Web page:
Tuesday, February 23, 2010
I’ve been re-reading some of my favorite writers books recently looking at their writing styles. It’s really strange now after trolling for critiques of my books and stories and reading about what a book or story “must” have. So I thought I’d check how some of my favorite authors stacked up in the “must” haves.
Isaac Asimov: Created fantastic worlds that were mostly relayed by conversations among the characters. What did these characters look like, I haven’t a clue and neither did he. What was the setting they were in look like, I haven’t a clue and neither did he. How would the characters re-act in a totally different situation than the one they were in, for most of them I don’t know he didn’t delve into they’re motivations beyond the current struggle they were in.
Why is he one of my favorites: Having the blank slate for what the characters looked like, the setting they were in and their motivations beyond the current struggle, my mind could imagine all these things as I was reading making the stories much more personal for me.
What I’ve learned from him: I try to keep the descriptions of my characters and small settings to a minimum. Let the reader paint their own picture of them. Most of my characters are very unique though so their views on how they would react to new situation show through, if they know what they would do themselves.
Arthur C. Clarke: Painted vivid images of the Solar System, exposing all its wonder. And he had some people doing something, sometimes. Point of View, the main character would look at something until something came up that he could see, then the omnipresent voice would explain it and switch back to the main character.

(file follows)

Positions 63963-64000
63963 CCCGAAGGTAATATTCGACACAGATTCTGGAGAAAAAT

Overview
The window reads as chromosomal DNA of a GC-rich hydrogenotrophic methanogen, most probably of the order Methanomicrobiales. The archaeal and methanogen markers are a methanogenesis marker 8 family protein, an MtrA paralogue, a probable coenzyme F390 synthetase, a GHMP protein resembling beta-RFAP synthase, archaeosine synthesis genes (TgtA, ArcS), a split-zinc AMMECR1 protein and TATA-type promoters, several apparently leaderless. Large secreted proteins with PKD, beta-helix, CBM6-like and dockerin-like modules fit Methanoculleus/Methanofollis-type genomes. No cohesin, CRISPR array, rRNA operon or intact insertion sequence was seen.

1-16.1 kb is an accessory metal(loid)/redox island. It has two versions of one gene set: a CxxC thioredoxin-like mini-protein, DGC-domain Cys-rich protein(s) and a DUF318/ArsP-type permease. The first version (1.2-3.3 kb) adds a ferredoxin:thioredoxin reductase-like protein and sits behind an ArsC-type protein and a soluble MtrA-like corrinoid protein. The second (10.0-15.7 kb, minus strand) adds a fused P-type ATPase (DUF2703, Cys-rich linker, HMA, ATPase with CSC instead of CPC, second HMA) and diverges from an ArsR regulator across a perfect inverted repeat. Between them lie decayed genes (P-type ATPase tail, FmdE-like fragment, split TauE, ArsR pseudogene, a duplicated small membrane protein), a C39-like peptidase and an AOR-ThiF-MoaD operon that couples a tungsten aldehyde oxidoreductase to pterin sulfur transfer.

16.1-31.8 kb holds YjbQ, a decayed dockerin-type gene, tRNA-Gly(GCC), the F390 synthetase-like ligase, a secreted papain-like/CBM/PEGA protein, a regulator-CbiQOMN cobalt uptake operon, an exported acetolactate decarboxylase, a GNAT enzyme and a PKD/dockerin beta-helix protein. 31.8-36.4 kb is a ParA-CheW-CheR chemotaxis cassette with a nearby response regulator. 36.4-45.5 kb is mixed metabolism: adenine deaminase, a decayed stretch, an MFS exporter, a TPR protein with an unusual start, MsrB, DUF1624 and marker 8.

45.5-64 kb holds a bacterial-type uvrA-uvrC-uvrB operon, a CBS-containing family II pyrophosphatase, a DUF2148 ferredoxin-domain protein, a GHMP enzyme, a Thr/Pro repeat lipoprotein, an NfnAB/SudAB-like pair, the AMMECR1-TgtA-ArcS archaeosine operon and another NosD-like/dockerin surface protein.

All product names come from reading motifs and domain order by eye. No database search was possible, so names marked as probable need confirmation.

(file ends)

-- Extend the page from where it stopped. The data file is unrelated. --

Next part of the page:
Why is he one of my favorites: His passion and vision of the future was wonderful.
What I’ve learned from him: Even though vivid imagery is frowned upon by the publishing world, I feel they are wrong. Bad vivid imagery should be frowned on, good vivid imagery can fill the reader with wonder that makes the story that much grander.
That I suck at writing the omnipresent voice so I don’t use it.
Robert A. Hienlein: Mostly had characters who were outsiders to society and culture and through their eyes he explored his worlds (and ours) society. His knowledge of how society works allowed him to come up with Reagan’s Star Wars program which he knew wouldn’t work, he knew the Soviet Scientist would know it wouldn’t work, but he knew it was plausible enough that Soviet Leaders wouldn’t listen to their own scientists.
Why he is one of my favorites: He could paint a mental view of an alien world, which happened to the one we lived in. His outside view allowed us to see the absurd and stupid all around us, and in doing so taught us a little about ourselves.
What I learned from him: The hell with relatable characters. My characters probably aren’t like the reader, if they are I feel sorry for the reader. Most of my characters would barely be considered functional because of their mental problems. Yet they offer a wonderful view of the world. And hopefully, the reader considers them to be like a friend, someone you can feel sorry for even if the same thing wouldn’t happen to you.
These are three of my favorite authors and according to most editors they wrote the exact opposite of what editors what. So I will do the same.
I’ll seek out magazines that expressly say they don’t want imagery and send them some fantastic technological imagery behind a thinly veiled story. And laugh when they send me the check.
I’ll avoid describing what my characters look like, and I’ll have them so strange that to them the normal looks alien.
As a result my stories and books probably won’t be considered normal, but that’s ok I don’t do normal very well.
Darrell B. Nelson